ODGERS INTERIM OPINION

31 January 2014

Green shoots are bringing growth potential for financial interims in the North says Alex Lenihan....

As the UK economic recovery takes hold, it is beginning to feed through to the Financial Services sector, according to the latest CBI/PWC survey covering the last quarter of 2013. Business volumes are up, optimism also rose at its fastest rate since the survey began in 1989, whilst profitability lifted for the fifth consecutive quarter. All of these factors are early signs are that growth is set to continue with many firms looking to increase their capital spend.

Employment is – of course – a key factor when looking at potential growth. The latest statistics show that employment grew at its fastest rate since 2007 with 10,000 new jobs being created in the Financial Services sector in Q3 of 2013. Predictions are that 15,000 more jobs are expected in the first quarter of this year which will take the total employed in the sector to 1.16 million which is only 52,000 fewer than in Q4 2008.
These figures mirror the strong recovery seen across the wider UK labour market where the unemployment rate was earlier this month reported to have dropped to 7.1%; this is close to the point at which the Bank of England has said it will consider raising interest rates. This is perhaps not great news if you are a borrower, but it is a healthy sign of increasing business confidence, which is crucial to the success of what has been a long and drawn out recovery.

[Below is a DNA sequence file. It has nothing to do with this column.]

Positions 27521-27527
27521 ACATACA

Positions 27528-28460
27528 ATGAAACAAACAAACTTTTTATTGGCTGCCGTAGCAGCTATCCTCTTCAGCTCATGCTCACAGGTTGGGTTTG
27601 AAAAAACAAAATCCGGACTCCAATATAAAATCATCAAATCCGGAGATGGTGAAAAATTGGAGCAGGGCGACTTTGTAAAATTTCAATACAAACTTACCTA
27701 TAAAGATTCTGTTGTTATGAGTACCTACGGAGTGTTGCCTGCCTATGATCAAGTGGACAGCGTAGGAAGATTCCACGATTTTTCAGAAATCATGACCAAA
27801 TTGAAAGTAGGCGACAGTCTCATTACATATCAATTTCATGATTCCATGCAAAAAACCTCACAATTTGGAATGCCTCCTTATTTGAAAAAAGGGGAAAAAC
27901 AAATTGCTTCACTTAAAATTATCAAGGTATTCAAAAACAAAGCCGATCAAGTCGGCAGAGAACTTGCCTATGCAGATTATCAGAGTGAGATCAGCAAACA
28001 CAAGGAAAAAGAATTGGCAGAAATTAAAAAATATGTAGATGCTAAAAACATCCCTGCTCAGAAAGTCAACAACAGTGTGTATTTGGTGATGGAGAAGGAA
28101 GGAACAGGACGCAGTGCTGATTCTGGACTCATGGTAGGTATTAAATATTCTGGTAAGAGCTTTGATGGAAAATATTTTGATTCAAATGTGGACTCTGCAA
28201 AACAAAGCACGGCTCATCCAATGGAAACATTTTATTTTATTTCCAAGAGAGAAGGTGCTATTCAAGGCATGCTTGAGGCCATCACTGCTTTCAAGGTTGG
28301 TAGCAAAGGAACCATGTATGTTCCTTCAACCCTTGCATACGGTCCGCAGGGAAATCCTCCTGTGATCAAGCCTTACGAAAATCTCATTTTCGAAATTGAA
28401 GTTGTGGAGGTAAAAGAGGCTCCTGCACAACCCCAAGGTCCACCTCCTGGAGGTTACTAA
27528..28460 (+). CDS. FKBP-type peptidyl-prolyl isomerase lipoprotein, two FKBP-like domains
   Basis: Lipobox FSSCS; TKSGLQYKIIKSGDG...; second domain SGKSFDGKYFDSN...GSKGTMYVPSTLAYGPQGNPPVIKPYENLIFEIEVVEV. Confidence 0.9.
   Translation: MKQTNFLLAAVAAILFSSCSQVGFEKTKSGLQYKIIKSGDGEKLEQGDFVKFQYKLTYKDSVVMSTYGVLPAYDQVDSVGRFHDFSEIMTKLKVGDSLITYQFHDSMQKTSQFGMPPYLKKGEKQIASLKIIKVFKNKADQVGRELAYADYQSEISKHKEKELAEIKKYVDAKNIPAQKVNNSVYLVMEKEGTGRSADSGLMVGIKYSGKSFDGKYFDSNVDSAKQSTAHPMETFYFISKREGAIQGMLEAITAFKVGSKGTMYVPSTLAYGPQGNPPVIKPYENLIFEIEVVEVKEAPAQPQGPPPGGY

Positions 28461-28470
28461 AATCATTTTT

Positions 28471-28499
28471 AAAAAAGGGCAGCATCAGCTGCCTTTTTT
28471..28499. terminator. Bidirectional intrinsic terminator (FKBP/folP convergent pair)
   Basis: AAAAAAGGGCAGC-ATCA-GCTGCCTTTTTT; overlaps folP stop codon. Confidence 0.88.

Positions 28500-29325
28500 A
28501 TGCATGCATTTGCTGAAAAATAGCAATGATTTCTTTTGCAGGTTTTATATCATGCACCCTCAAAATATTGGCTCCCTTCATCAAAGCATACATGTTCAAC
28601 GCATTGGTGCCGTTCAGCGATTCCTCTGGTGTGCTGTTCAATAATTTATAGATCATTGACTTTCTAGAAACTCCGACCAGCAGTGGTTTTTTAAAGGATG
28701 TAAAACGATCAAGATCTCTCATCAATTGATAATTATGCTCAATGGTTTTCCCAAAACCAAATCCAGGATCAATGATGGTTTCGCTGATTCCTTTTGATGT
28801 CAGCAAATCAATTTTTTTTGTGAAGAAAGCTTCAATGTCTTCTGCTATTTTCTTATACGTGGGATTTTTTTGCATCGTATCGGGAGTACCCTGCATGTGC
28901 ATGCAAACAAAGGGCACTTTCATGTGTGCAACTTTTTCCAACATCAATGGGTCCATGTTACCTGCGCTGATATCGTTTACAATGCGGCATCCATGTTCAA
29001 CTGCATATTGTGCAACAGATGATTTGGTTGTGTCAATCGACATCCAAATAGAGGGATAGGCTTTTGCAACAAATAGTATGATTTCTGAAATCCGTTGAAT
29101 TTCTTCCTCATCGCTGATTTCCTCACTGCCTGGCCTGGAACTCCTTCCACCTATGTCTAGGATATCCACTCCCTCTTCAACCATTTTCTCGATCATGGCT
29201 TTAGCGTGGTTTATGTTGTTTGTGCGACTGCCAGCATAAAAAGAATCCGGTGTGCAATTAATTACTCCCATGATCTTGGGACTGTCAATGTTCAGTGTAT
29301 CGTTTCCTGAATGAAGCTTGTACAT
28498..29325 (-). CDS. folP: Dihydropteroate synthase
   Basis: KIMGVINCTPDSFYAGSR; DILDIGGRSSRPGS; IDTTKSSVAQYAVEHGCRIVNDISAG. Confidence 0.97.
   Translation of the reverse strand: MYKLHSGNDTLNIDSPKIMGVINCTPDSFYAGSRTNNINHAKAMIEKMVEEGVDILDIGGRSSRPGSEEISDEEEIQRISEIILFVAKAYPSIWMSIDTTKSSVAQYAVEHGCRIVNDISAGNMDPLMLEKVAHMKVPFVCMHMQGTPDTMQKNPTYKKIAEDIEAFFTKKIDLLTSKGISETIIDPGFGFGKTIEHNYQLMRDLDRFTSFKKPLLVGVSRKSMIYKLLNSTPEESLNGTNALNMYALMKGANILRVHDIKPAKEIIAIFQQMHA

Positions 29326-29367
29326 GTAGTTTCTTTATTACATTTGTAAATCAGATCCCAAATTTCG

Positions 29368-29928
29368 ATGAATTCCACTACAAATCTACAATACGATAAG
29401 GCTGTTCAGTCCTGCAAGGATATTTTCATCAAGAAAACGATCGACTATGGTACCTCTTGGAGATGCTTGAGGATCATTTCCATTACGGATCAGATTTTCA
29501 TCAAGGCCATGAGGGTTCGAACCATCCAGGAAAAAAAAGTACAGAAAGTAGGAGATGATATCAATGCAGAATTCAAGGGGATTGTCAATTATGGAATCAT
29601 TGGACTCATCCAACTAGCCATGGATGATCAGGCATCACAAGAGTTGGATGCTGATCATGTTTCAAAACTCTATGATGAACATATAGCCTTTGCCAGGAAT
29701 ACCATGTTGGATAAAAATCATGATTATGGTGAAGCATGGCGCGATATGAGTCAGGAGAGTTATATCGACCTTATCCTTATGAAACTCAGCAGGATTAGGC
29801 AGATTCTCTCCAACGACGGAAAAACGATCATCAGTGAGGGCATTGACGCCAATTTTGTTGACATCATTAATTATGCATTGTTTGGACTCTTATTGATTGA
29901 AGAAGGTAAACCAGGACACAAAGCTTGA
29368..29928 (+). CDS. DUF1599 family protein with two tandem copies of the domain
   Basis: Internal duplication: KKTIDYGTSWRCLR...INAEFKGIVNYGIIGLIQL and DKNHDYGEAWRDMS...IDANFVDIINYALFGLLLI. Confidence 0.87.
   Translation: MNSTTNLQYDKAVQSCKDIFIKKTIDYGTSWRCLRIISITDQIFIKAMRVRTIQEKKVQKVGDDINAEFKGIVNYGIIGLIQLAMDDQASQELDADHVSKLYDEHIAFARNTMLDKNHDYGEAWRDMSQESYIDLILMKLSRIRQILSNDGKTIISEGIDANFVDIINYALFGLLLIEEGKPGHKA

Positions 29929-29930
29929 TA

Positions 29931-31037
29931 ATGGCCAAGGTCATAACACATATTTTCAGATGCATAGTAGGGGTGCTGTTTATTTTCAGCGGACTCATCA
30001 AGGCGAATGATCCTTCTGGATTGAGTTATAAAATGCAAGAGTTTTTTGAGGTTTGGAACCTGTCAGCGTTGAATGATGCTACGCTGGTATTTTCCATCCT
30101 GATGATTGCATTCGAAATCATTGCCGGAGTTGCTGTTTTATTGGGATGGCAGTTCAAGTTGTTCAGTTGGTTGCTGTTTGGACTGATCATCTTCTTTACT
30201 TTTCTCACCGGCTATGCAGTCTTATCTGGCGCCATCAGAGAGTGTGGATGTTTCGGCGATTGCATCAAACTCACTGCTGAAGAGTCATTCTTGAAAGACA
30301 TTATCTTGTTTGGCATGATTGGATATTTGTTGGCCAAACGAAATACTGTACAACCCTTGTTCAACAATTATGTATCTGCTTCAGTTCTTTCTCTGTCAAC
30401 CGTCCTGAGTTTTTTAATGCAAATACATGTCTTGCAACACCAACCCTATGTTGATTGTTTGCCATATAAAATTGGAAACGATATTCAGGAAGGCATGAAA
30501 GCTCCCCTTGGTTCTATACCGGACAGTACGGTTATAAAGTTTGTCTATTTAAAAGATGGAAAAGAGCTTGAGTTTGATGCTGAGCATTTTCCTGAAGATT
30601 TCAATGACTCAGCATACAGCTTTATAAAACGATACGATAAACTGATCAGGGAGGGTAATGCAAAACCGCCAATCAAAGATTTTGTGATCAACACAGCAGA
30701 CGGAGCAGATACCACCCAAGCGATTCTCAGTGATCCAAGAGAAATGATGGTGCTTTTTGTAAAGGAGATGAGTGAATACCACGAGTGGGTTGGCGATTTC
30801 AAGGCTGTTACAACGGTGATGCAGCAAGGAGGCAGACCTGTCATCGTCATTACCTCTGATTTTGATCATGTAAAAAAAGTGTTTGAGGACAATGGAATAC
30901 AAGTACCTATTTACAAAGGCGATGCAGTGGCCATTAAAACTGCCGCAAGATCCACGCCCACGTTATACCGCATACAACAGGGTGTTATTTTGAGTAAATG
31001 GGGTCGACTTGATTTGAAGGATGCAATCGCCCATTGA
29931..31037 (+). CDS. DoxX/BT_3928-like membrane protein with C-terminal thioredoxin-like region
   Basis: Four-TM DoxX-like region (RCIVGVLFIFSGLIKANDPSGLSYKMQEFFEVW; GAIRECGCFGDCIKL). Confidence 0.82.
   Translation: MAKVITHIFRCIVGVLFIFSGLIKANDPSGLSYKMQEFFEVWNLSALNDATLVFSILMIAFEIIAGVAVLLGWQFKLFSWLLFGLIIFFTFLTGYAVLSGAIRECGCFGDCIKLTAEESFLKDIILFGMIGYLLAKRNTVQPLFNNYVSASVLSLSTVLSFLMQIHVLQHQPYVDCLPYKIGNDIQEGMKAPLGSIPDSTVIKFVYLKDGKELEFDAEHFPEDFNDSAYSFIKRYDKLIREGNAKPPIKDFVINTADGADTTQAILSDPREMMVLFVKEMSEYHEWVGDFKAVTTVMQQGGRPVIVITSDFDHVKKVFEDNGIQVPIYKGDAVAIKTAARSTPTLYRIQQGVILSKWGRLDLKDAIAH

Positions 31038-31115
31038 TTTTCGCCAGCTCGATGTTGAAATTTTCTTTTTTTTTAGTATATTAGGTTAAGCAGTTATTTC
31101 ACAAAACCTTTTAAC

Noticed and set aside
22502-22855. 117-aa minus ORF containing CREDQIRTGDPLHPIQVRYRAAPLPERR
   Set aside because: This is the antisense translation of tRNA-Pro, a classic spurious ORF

We know from the conversations we have with our clients that financial service firms are becoming less worried about demand and regulation and are instead shifting their focus onto expansion and capacity planning. Managing the potential for any‘skills crunch’ again returns to the forefront of  their agenda,alongside the ever pressing competition for top talent. 31% of the PWC survey’s respondents noted the availability of professional staff as a real concern. We have certainly experienced a rise in demand for interim executives with high level operational experience. Other skill sets currently undergoing resurgence are those that have seen underinvestment during recent years, such as marketing, customer insight and HR.

Financial service firms investing in their HR structures understand that areas such as candidate attraction, workforce retention and employee engagement are important in the competition for top talent.  In short, good people are critical to any business aiming to fulfil their potential in 2014 and they will certainly be the key differentiator as they look to expand their offering.

North/ South Divide

The TUC’s view on the UK recovery is that the majority of the benefits are being felt in London and the South East with the likelihood of people being in work falling in the North East, North West, West Midlands and South West since 2010. It has not been shy in saying the government should be doing more to ensure that job chances increase equally throughout the country rather than being concentrated in the capital and Home Counties.